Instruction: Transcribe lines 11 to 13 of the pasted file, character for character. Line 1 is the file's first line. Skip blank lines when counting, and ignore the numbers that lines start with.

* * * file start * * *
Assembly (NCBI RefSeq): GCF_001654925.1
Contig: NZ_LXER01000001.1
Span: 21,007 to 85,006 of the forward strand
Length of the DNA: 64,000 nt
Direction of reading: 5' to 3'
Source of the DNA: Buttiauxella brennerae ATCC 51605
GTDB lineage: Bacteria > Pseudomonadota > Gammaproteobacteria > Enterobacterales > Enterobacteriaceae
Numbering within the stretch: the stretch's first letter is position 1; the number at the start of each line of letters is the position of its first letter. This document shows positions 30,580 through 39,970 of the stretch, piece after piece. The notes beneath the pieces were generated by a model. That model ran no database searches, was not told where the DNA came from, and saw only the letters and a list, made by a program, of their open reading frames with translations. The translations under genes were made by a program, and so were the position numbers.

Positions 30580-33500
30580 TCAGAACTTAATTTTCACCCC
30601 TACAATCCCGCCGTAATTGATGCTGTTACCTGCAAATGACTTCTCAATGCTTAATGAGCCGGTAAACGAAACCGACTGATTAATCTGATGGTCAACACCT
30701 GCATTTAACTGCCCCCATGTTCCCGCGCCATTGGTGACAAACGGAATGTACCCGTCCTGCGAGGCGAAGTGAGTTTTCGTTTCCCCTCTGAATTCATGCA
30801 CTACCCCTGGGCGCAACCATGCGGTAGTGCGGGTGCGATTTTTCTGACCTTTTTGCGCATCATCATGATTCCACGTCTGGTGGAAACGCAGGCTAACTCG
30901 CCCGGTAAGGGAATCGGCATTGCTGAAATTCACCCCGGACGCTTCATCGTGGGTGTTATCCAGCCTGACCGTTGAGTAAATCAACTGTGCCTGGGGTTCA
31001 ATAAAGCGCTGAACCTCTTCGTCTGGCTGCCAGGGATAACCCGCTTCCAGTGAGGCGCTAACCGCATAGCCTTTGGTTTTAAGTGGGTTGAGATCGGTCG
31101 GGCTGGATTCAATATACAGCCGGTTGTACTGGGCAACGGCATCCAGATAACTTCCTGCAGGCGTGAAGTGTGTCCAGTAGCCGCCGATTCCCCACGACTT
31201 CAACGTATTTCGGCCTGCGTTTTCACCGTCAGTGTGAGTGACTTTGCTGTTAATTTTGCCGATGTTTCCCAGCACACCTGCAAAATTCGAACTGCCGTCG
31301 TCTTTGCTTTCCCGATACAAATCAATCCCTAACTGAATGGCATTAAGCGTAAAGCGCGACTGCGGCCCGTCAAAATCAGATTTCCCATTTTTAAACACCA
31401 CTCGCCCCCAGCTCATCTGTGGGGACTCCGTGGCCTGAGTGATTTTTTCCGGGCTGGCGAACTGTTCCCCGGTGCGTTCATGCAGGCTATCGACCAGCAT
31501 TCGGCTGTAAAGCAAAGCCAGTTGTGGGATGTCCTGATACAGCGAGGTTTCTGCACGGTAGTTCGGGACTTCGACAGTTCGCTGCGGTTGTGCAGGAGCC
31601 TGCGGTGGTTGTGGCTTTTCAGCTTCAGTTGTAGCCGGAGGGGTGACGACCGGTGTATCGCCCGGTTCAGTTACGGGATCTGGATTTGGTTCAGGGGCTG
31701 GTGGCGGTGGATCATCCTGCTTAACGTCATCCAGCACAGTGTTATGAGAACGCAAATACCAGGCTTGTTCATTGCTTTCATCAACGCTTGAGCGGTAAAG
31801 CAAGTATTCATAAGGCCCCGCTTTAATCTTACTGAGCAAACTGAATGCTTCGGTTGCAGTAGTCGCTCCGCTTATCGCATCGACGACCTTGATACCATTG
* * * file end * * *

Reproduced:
30601 TACAATCCCGCCGTAATTGATGCTGTTACCTGCAAATGACTTCTCAATGCTTAATGAGCCGGTAAACGAAACCGACTGATTAATCTGATGGTCAACACCT
30701 GCATTTAACTGCCCCCATGTTCCCGCGCCATTGGTGACAAACGGAATGTACCCGTCCTGCGAGGCGAAGTGAGTTTTCGTTTCCCCTCTGAATTCATGCA
30801 CTACCCCTGGGCGCAACCATGCGGTAGTGCGGGTGCGATTTTTCTGACCTTTTTGCGCATCATCATGATTCCACGTCTGGTGGAAACGCAGGCTAACTCG